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Today I learned about Sea Launch, essentially a launch pad floating on the sea. (Pretty crazy, right?)

What's cool about that is that you can launch from the equator without the tricky part about your country being on the equator.

So, say, hypothetically, SpaceX* made their own floating launch pad on the equator. Obviously it would be costly to make, costly to transport the rocket there, and there's possible pain in the neck with ITAR requirements, etc…

But what's the upside? How much extra performance could you squeeze this way vs launching from Cape Canaveral (or even more southern Boca Chica)? Say you want to launch to a geostationary orbit, how much more payload could you carry?

* - Or anyone else for that matter

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marked as duplicate by kim holder, Nathan Tuggy, Organic Marble, Community Jan 7 '16 at 19:56

This question has been asked before and already has an answer. If those answers do not fully address your question, please ask a new question.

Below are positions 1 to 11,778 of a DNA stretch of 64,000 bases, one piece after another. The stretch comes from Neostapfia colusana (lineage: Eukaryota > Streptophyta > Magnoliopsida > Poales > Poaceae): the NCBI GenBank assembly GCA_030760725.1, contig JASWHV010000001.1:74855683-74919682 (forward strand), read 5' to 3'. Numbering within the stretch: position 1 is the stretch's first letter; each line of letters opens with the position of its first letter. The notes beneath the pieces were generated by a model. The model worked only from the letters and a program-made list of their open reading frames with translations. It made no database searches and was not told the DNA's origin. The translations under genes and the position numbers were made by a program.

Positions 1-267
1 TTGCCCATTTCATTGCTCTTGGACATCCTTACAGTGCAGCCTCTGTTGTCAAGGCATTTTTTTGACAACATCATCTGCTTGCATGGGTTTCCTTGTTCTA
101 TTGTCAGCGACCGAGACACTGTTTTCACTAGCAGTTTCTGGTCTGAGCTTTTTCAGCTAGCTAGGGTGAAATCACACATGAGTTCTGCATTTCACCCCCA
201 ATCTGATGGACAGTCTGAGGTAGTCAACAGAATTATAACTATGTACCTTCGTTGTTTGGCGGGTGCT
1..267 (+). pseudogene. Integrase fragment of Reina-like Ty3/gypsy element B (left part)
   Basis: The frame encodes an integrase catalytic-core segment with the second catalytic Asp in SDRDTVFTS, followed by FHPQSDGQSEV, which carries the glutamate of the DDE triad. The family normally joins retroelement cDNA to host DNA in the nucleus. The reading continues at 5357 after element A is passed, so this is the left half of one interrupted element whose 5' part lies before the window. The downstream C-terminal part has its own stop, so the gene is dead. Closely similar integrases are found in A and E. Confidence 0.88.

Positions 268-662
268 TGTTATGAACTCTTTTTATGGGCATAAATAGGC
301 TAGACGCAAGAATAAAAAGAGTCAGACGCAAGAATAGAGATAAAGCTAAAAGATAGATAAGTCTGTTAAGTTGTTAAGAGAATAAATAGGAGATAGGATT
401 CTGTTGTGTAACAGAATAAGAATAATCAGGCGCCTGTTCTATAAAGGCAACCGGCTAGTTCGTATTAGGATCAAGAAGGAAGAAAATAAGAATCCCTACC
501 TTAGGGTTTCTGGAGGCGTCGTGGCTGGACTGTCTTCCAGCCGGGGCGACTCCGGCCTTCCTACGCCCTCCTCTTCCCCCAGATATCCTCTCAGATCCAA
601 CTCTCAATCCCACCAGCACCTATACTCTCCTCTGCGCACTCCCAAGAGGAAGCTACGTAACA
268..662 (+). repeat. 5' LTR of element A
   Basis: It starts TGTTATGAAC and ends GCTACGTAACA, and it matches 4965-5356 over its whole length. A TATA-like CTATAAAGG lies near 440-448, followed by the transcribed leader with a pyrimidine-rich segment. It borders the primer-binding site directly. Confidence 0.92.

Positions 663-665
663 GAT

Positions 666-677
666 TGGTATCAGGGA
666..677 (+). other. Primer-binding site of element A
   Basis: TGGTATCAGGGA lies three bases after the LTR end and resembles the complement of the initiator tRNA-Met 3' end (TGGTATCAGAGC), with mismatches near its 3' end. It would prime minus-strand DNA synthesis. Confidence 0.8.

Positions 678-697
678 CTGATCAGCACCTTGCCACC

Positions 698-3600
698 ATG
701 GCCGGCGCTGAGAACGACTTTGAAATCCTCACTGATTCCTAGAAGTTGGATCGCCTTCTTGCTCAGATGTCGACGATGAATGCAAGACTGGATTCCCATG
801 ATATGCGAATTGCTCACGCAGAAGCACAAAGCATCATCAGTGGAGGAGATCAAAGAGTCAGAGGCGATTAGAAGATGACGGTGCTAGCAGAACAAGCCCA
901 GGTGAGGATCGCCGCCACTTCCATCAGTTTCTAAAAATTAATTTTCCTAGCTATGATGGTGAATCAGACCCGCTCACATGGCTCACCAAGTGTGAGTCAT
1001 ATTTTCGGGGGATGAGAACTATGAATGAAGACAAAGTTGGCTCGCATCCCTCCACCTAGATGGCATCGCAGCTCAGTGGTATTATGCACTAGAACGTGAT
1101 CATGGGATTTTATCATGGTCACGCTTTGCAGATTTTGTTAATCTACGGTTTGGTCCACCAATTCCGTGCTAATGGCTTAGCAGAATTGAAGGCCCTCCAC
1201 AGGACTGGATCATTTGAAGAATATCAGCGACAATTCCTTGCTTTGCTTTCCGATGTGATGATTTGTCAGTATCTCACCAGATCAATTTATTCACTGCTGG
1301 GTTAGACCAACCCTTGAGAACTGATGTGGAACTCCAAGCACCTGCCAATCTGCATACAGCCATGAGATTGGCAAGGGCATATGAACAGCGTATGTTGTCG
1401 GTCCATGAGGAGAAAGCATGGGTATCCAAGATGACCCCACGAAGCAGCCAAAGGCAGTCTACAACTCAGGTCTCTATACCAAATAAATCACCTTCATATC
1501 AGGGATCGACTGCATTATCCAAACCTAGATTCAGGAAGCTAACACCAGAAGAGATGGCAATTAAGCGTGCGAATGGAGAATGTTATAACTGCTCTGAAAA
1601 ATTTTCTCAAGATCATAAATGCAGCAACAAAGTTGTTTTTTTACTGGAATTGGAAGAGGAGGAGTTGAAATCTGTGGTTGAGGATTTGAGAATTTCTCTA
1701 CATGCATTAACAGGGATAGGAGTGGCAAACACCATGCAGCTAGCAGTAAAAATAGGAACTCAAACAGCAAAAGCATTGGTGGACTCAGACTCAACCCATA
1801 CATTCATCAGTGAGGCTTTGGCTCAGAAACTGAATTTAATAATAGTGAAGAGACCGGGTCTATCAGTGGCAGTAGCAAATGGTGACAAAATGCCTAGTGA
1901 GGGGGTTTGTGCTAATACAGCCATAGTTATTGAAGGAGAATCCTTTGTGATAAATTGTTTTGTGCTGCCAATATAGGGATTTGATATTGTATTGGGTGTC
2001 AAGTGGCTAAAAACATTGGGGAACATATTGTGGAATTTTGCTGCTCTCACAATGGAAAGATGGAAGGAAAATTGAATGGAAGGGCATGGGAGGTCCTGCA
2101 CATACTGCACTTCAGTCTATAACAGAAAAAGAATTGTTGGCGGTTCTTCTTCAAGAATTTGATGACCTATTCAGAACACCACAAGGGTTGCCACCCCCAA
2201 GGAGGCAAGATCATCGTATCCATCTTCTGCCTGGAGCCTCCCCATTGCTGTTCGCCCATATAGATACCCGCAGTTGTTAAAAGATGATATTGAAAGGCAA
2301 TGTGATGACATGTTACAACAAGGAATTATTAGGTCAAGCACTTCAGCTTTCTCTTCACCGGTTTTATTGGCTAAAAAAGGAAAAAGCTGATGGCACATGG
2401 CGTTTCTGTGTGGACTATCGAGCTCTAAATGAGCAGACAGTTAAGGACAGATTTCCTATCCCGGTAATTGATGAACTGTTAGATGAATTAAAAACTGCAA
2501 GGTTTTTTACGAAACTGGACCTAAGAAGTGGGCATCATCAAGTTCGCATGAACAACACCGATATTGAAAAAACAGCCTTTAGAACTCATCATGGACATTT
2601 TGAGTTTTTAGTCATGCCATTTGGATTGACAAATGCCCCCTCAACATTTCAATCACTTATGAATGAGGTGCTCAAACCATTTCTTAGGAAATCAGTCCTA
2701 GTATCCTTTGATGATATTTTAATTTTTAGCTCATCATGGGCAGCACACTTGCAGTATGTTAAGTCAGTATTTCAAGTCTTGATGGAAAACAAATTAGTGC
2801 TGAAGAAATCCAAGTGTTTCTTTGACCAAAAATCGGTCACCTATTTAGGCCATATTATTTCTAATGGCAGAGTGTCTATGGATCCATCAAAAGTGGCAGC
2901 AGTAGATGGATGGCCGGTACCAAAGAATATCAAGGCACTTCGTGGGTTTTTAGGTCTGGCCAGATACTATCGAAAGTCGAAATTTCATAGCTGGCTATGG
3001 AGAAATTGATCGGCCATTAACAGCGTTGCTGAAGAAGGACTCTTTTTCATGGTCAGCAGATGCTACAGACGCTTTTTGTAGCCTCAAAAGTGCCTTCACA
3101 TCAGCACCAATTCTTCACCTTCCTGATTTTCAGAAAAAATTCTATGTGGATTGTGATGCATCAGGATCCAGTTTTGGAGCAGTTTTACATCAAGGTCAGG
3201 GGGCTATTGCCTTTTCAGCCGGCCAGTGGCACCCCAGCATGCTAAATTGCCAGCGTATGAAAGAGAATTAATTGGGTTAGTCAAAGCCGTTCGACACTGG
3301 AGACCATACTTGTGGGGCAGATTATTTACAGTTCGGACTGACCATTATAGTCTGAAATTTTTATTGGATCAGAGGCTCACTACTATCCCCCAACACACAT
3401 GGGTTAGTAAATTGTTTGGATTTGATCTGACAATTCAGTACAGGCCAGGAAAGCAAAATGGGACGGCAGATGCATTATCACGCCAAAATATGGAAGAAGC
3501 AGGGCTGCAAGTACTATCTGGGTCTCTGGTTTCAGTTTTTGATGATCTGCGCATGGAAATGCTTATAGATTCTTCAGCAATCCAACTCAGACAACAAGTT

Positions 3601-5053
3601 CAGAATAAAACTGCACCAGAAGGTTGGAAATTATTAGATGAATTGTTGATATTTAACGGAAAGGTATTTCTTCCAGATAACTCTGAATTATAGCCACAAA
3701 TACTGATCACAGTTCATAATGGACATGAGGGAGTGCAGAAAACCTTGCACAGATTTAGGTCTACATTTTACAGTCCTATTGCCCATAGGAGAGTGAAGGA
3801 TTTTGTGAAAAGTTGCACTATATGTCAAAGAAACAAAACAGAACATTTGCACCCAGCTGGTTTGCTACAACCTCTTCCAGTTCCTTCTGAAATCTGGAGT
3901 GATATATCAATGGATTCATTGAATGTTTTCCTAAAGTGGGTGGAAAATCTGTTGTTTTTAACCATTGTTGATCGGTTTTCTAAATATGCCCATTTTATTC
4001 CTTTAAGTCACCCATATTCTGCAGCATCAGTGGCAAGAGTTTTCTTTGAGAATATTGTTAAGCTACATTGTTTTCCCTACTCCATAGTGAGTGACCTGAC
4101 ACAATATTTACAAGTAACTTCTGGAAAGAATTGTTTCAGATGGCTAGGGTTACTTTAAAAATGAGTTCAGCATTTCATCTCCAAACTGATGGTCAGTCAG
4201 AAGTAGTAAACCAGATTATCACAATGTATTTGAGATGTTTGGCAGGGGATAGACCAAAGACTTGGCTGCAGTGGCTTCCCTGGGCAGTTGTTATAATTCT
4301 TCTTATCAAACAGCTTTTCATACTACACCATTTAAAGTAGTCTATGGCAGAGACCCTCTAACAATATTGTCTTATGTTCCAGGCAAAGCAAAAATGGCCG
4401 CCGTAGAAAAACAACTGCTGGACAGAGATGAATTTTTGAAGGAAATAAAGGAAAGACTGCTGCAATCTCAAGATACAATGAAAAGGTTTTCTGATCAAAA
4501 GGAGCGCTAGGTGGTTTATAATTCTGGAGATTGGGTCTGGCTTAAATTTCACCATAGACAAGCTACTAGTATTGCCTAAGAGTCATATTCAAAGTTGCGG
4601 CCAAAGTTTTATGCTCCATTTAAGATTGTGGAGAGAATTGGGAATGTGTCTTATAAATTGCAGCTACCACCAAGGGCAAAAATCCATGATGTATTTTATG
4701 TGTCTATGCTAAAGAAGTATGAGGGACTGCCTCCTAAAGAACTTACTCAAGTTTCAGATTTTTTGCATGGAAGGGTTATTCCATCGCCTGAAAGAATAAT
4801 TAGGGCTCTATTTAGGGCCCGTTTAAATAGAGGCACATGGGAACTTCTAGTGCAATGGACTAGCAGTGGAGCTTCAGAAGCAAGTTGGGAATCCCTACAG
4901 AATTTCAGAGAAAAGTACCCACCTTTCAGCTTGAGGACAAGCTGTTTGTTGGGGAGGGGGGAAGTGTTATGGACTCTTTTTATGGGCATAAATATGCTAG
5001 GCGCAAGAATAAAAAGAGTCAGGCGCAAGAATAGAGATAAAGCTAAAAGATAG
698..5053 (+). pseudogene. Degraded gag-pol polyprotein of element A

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    $\begingroup$ Actually, space.stackexchange.com/questions/8486/… is a better dupe. $\endgroup$ – Russell Borogove Jan 5 '16 at 21:15
  • $\begingroup$ Thanks @RussellBorogove! Yeah, this might be a dupe, but neither post seems to put a concrete kg number on the difference — what do you think? $\endgroup$ – radex Jan 5 '16 at 21:52
  • $\begingroup$ I did a little math and came up with a difference of 3 additional payload tons to equatorial LEO (assuming equatorial launch yields +240m/s horizontal speed over Canaveral) but that seems really high, so I feel like I must be doing something wrong. $\endgroup$ – Russell Borogove Jan 6 '16 at 2:55